12. Don't bend the rules when you bend the chimney.

There are compelling reasons for keeping a chimney as straight as possible. Even slight bends introduce friction and in marginal situations this may be enough to upset performance. Where bends are unavoidable, the standard way to relieve unwanted friction is to size up the entire chimney diameter by an inch or two. But as we have seen earlier, increased chimney diameter means increased conductive heat loss through the chimney wall. And the whole emphasis in chimney design is to minimise heat loss so that the flue gases remain hot right to the point where they exit the stack.
XXThe second reason for keeping a chimney straight is maintenance. Every bend can trap and hold soot, and if there is a major fall of soot followed by blockage, you can be quite certain the blockage will occur on a bend. It's also a lot easier to maintain a chimney if you can see all the way down with a good torch. That way, stubborn patches of creosote and tar can be readily identified as can any damage to the chimney lining.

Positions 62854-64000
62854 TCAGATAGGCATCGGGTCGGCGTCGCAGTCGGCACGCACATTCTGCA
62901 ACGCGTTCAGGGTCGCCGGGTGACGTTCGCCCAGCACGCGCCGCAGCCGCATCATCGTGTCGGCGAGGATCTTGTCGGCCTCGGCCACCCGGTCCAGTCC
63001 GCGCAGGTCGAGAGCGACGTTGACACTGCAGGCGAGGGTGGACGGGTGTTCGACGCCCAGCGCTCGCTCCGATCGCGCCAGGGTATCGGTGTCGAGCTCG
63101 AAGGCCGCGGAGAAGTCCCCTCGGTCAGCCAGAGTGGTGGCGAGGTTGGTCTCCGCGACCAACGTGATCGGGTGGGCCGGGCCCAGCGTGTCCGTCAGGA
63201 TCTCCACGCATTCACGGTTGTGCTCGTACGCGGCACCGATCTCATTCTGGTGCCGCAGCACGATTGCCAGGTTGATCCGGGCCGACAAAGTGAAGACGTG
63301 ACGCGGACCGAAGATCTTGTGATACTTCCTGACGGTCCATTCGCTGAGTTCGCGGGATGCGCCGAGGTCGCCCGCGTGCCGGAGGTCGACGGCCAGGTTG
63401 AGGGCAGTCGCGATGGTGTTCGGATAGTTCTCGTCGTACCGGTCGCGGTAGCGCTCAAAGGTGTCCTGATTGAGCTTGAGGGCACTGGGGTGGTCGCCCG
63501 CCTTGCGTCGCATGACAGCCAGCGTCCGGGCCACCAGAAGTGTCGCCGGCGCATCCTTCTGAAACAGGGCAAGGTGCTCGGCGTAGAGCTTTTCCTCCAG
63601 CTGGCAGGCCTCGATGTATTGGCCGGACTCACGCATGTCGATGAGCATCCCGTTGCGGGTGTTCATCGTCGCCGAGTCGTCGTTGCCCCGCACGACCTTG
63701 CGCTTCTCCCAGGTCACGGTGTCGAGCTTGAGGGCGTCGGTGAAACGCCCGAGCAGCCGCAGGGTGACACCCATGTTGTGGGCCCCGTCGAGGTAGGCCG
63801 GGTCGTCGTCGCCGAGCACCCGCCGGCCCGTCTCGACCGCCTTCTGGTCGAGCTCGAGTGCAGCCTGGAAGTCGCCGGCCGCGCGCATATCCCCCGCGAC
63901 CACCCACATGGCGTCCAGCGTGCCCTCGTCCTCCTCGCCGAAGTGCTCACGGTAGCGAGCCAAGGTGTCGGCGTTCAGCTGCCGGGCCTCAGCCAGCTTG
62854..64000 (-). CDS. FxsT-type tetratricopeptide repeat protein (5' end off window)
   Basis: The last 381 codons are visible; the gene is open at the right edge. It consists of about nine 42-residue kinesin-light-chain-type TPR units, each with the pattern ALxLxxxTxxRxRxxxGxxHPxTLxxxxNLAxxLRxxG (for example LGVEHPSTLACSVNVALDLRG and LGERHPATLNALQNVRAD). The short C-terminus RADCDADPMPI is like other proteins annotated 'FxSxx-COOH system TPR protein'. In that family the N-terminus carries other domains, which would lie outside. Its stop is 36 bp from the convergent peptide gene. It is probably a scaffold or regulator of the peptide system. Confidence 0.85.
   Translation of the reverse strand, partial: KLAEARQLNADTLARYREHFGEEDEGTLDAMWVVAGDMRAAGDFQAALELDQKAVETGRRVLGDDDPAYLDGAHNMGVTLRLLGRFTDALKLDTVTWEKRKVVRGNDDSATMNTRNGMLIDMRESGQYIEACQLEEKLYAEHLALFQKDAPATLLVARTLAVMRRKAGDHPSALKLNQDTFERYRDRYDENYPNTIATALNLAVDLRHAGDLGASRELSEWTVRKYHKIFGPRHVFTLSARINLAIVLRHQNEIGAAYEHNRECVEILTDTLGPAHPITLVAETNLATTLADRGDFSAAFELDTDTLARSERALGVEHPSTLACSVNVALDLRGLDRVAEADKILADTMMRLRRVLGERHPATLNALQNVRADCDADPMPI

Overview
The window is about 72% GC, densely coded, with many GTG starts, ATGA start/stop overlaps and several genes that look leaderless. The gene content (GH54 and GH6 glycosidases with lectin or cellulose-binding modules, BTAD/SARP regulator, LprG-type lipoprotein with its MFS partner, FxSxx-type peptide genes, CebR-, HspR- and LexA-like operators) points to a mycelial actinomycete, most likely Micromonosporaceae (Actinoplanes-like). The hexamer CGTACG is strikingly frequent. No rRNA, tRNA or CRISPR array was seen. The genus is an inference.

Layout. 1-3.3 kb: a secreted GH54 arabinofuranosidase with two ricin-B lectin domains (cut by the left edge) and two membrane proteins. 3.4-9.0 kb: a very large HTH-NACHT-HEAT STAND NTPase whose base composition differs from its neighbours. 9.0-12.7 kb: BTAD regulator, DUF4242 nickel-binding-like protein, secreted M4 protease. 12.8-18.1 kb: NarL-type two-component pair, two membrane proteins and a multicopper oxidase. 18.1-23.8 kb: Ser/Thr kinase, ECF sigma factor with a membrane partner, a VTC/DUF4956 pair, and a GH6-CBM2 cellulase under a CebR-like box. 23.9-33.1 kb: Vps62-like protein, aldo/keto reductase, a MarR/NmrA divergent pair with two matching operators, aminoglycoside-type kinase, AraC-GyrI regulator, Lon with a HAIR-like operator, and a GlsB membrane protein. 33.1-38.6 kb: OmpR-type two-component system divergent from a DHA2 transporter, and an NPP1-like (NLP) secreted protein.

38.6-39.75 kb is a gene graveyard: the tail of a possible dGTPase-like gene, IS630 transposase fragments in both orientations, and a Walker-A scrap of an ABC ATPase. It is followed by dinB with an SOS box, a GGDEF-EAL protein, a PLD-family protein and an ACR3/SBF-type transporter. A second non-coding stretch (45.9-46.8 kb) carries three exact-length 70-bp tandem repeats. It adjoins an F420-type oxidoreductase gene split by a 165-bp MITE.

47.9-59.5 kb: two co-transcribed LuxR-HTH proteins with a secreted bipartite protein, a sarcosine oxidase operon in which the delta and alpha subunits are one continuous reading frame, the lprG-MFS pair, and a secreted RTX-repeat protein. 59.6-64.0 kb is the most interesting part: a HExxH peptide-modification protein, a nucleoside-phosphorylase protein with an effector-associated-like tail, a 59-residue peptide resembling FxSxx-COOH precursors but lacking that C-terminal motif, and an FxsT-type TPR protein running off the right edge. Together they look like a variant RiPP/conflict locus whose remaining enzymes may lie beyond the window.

XXThe third reason to keep a chimney straight is cost. Whether you offset in bricks and mortar or in prefabricated stainless-steel sections, every bend costs money. Cutting a hole in the roof and dropping a dead straight prefabricated chimney onto the top of a stove can cost half as much as building up from an insulated "Tee" on the back of the appliance and introducing sundry offsets higher up in an attempt to avoid minor obstacles.
XXThere used to be a theory that putting a bend in the chimney directly above the hearth shielded the fire from rain and somehow reduced 'blow back.' It turned out to be only a theory and has no place in modern design!
XXUnavoidable offsets should always be kept as gradual as possible. 45º degree bends are strictly taboo except when a short length of flue pipe is being used to connect a stove into the base of the chimney. Higher up, 30º degree bends are acceptable but should be avoided if possible. By far the best way to offset is to use a pair of 15º bends placed a reasonable distance apart.

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